Although the interactions among medical students, residents, academic physician faculty, research funding, medical schools, and hospitals are complex, they are a source of strength. The presence of medical students generally requires resident physicians, who provide a small but consistent source of revenue to academic hospitals and also allow for provision of services to a larger number of women. The requirement for constant attending supervision, not unique to obstetrics but mandated across 24 hours, brings those trainees into contact with physicians of greater experience, who may, if fortunate, also have research endeavors.
The benefit to medical students and residents is that they have a large patient population to assist in their learning, but they give back as they provide care for many patients who have limited resources. These symbiotic educational connections have allowed AMCs to survive as providers of maternity care in Philadelphia where community hospitals have succumbed. Therefore, the burden falls on AMCs in the Philadelphia area to continue to provide obstetric care. Not only do their educational missions mandate this care but the synergy of those missions provides the necessary resources, human and financial.
From Flexner's Three-Legged Stool to Big Wheel?
Although academic obstetric departments have been able to survive, they are not thriving from a financial standpoint. The same pressures that have led to the closure of community hospitals have impacted academic obstetrics departments' profitability as well. Recognition is growing that their survival is threatened as many obstetrics–gynecology departments function increasingly at a deficit. Even with the alternative revenue streams available to academic medical departments and hospitals, continuously increasing deficits are not sustainable. Thus, academic obstetric departments have become ever more reliant on clinical practice revenue for operations.
The foundation of academic medicine, as described by Flexner, rests on the three principles of research, education, and clinical practice: the so-called three-legged stool.18 Increasingly, as finances become strained, the focus shifts to clinical activities. Many academic medicine departments have moved toward measures such as relative value units to monitor the clinical productivity of faculty. Quantifying and promoting valuable nonclinical activities for faculty compensation plans—already a difficult endeavor—becomes more problematic. This problem is not specific to Philadelphia or to maternity care, but the other environmental factors present in the area make this particular situation dire.
Under these pressures, academic obstetrics in Philadelphia more closely resembles a “big wheel” tricycle than a three-legged stool. Clinical medicine is the driver (the large front wheel and pedals) pulling along education and research, the two smaller wheels in the back. The tension between these competing missions continues to escalate as academic obstetricians are expected to be more clinically productive while continuing to educate medical students and residents. At some point the wheels will come off.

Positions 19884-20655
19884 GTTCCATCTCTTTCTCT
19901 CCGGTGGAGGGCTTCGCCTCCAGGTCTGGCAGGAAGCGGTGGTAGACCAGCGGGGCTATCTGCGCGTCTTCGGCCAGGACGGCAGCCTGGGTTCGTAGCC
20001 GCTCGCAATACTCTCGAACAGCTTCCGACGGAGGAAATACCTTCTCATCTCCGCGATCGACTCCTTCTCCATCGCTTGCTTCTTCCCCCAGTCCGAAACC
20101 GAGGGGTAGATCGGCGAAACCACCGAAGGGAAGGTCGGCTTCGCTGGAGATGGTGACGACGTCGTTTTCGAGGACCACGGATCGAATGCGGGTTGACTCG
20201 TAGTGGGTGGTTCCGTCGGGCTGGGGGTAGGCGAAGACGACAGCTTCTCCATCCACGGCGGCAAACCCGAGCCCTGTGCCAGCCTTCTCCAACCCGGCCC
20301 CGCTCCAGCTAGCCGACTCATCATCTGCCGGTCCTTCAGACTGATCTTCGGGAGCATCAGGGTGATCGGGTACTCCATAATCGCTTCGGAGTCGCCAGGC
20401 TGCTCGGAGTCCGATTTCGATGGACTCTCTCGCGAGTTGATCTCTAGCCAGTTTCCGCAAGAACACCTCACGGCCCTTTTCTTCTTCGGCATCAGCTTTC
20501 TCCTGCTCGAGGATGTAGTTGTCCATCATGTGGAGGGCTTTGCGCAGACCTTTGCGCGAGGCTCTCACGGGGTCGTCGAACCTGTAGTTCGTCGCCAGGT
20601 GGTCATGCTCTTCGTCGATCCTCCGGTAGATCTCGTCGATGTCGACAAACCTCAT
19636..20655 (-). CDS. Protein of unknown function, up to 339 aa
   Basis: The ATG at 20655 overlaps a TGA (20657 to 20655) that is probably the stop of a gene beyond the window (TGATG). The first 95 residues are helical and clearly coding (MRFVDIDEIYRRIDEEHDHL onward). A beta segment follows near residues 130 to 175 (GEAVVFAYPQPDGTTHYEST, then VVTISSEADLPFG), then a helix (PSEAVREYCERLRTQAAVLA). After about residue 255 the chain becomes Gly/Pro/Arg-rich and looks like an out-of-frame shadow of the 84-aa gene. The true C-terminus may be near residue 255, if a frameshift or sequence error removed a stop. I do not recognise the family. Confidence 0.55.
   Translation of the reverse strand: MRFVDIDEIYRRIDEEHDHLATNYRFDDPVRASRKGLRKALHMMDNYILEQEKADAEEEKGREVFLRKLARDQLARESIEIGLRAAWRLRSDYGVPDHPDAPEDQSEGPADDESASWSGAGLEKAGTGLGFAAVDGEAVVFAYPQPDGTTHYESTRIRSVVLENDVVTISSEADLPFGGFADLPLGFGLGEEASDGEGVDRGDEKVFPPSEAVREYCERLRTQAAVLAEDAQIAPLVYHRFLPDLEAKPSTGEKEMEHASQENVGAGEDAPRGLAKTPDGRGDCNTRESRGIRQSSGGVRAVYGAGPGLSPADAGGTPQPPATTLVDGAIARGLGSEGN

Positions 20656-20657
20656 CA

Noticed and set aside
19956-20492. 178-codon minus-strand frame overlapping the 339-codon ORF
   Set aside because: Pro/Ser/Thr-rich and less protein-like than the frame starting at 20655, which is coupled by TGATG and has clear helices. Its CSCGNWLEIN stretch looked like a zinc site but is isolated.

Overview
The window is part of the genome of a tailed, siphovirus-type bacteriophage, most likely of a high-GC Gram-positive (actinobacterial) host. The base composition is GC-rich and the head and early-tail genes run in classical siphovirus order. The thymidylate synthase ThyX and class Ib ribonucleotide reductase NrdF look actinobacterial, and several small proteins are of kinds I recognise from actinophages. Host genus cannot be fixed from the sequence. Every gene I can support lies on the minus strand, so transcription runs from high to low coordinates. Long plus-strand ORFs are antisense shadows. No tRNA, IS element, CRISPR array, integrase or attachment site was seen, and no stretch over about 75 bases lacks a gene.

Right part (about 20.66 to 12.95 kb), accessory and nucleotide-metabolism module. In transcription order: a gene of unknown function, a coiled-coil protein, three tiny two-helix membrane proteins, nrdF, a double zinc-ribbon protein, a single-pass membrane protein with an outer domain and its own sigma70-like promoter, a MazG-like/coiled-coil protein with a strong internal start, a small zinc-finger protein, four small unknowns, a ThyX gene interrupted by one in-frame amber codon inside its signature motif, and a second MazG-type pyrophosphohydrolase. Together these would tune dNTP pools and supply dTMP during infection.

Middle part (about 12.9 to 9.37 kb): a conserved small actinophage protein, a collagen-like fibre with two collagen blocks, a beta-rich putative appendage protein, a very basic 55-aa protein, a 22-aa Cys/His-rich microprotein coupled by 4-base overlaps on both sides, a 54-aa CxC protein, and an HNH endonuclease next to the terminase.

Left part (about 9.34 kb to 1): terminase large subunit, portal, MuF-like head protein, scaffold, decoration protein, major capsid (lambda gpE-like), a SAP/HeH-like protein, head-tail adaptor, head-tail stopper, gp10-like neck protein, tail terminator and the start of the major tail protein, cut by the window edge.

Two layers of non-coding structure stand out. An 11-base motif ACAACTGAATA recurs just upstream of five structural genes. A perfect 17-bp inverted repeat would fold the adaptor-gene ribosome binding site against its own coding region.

The paradox is that, while the education and research missions ultimately end up subsidizing maternity care, the need to focus increasingly on clinical productivity in an effort to improve revenues negatively impacts the performance of these academic missions. Consequently, many obstetrics–gynecology academic faculty in an area as vulnerable as Philadelphia may feel that engaging in clinical activities is more highly valued and thus more rewarding financially than scholarly pursuits. The pressures to bring in clinical revenue leave academic obstetrician–gynecologists very little time to engage in unfunded research and educational projects. Ultimately, the lack of objective value placed on teaching, the limited time for research, the income disparity between academic and private practice, and the ever-present litigation risk in this community are likely to push physicians out of academic medicine in the city of Philadelphia.
The Need for Collaborative Effort
AMCs have remained the “safety net” for obstetric care in Philadelphia out of obligation to their academic mission and because they have additional human and financial resources on which to draw, but without assistance they will not be able to continue research and training of new physicians.
Many of the solutions to this problem are, unfortunately, outside the control of any one AMC. Although federal health care reform has been recently enacted, the medical malpractice component of the package is minimal, and medical liability insurance rates are unlikely to improve. In fact, rates are likely to worsen with the end of Pennsylvania's MCARE abatement program,19 which helped physicians to subsidize supplemental insurance. It is unclear what effect reform legislation will have with respect to the many women who are currently un- or underinsured, although there is some cause for optimism on this front. But for some time in the future it is likely that reimbursement will remain inadequate to cover the cost of maternity care. Therefore, the six remaining facilities providing this care must continue to function in the current environment.